Brian Smith, students present papers at Midwest religion conference

Professor of Religion Brian Smith presented a paper, “What Does the Bible Say about LGBTQ?” at the Midwest American Academy of Religion’s annual conference, March 2-4, 2018, at Ball State University in Muncie, Indiana.

Three Ripon students also presented papers at the conference: Kim Frisque ’19, Menominee, Michigan; Justine Jacobsen ’18 of Green Bay, Wisconsin; and Mark Krause ’19 of Sun Prairie, Wisconsin.

The Midwest American Academy of Religion (MAAR) is the professional association of religious studies professors in the Midwest. Each year, about 125 scholars and students attend the conference.

Interested students submit abstracts and share research with MAAR for approval. “Every year, Ripon student presenters at MAAR have told me after the experience that it was a very rewarding event in their academic lives and they were happy they did it,” Smith says. “Sometimes, if it is a junior the student comes back a second time as a senior to make a different presentation.”

Frisque’s paper topic, “Was The Korean War Just? An Application of Just War Principles,” was chosen out of her love for the television show M*A*S*H and the interesting aspect that just war theory allows. She says that before doing research, she had little knowledge of the Korean war and wanted to deepen her understanding. On the panel during which she presented, she was the only undergraduate student. “I gained confidence in myself and my research and presentation abilities as well as another idea for a research topic,” Frisque says. “Overall, it was an amazing experience where other scholars supported each other and gave amazing constructive criticisms.”

Jacobsen chose her topic, “Validity of Spiritual Gifts Today,” to investigate the validity of spiritual gifts, whether they are active today and, if so, to what degree? “Specifically, I’m looking at the spiritual gift of tongues, the spiritual gift of healing, and the spiritual gift of prophesying,” Jacobsen says. “In my research, I address what the Scriptures say about these gifts, how they have comes about historically since biblical times — looking at the development of the Pentecostal Church/Charismatic Movement — and what the contemporary relevance is.”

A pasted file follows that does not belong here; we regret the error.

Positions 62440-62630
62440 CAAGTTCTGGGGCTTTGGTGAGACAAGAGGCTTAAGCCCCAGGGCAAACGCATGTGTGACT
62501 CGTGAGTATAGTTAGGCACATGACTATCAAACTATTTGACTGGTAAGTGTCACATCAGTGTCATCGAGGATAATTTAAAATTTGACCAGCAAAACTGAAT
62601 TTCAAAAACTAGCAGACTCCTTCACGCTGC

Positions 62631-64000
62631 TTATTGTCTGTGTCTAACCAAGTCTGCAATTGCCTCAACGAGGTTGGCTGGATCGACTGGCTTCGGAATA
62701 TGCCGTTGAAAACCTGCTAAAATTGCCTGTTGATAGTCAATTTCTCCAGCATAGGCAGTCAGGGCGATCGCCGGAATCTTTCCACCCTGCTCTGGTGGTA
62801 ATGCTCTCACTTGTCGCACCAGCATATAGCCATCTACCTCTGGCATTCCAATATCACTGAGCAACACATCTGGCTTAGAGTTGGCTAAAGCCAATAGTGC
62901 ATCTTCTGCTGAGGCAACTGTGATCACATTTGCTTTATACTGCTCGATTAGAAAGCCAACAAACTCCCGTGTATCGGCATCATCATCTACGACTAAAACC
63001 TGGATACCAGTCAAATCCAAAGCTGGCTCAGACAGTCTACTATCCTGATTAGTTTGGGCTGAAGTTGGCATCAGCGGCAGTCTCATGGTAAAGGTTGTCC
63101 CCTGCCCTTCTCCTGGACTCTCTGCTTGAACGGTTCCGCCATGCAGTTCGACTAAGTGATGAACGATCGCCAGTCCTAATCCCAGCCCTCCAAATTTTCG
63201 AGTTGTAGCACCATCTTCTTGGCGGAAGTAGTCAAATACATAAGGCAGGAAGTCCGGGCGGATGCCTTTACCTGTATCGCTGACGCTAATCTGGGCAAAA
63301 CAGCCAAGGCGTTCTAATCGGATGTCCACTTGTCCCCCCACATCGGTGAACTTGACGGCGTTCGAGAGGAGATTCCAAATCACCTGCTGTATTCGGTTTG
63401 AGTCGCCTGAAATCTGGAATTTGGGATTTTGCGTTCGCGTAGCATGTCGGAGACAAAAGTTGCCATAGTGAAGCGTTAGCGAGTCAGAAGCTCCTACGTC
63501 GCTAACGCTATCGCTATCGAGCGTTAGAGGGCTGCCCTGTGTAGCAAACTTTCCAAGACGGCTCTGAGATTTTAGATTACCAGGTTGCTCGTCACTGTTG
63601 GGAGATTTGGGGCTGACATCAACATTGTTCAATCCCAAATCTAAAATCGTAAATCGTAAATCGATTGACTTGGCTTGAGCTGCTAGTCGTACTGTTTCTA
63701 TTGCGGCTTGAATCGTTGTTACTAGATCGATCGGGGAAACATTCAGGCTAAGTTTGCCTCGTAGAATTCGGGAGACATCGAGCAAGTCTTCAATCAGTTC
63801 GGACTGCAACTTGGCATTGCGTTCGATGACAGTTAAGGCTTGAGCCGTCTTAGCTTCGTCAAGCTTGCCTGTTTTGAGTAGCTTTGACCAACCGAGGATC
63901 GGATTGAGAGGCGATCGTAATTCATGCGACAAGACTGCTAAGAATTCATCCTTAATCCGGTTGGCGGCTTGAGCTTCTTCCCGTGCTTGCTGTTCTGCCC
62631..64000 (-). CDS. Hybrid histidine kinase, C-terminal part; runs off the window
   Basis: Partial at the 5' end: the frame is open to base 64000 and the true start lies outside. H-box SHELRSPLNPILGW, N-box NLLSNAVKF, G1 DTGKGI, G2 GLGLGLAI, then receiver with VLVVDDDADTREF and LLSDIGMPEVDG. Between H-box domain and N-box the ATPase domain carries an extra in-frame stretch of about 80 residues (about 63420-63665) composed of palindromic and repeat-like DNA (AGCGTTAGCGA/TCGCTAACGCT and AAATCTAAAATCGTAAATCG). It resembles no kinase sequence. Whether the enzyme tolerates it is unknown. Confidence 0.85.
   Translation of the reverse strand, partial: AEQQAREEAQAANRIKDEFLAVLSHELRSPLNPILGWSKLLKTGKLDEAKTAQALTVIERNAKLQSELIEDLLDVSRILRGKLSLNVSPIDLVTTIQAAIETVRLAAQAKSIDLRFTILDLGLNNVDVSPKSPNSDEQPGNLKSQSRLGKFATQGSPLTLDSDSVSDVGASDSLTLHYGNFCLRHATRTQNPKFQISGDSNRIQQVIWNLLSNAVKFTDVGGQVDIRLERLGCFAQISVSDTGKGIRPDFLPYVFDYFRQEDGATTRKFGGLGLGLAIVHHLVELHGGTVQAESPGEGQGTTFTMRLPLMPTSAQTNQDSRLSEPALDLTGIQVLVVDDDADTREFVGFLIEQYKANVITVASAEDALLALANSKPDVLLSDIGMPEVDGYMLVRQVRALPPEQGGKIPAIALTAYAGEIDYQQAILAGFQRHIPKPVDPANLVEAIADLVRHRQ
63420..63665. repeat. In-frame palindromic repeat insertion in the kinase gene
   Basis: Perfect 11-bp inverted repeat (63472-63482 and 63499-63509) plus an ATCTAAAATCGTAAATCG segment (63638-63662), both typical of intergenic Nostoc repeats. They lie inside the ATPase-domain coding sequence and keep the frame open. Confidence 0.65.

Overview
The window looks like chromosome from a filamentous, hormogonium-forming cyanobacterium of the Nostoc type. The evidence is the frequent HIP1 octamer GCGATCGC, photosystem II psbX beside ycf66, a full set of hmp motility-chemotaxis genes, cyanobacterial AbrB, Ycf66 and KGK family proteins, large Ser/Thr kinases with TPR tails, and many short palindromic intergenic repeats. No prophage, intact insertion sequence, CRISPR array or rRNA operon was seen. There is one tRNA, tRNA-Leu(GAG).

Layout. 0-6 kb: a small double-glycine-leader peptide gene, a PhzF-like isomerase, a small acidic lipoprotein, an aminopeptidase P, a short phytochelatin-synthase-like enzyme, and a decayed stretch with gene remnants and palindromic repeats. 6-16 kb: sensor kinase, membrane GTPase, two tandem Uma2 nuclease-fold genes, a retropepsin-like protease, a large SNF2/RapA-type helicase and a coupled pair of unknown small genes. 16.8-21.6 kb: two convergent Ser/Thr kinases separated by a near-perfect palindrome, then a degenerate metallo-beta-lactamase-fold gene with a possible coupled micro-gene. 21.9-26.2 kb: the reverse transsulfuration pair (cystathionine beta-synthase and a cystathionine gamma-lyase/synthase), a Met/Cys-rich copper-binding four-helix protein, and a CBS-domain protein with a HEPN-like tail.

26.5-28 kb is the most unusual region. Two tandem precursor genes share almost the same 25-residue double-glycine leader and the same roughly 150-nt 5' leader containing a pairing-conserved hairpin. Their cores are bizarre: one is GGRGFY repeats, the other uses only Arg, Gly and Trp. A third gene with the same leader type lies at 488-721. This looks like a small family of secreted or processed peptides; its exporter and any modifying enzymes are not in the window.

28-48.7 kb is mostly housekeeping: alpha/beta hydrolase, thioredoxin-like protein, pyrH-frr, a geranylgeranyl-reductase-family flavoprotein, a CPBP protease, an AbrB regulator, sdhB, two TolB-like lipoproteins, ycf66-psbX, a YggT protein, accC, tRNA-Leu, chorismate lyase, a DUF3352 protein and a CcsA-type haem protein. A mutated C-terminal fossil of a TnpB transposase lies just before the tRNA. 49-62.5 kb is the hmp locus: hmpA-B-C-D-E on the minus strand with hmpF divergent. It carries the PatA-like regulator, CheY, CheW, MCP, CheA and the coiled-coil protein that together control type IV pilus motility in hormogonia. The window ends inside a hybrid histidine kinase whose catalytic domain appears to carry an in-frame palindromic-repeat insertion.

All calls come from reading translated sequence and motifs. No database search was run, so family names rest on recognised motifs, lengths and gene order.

Krause’s paper, “Late Antiquity and the Early Christian Poet Prudentius,” analyzed the First Christian Latin Poet, Prudentius. Prudentius “has all these superlatives, wrote an immense amount of material, and is basically unknown and unwritten about in the fields of Classics and Early Christianity,” Krause says. He began his research over the summer, and Smith thought the topic would mesh well with other research being presented at the conference.

“Each of the students this year made articulate presentations at MAAR, and their ideas were well-received by their respective panel chairs,” Smith says. “There was also some conversation among the panelists after the presentations and in each case the Ripon students held their own or asked good questions of the other panelists. They engaged in scholarly dialogue as if they were graduate students or even professors.

“In my seven years of bringing Ripon students to present at the MAAR, I have always observed that they make polished speeches, and this year was no different. Their liberal arts training suits them well to write coherent papers and to speak publicly in cogent articulate fashion.”

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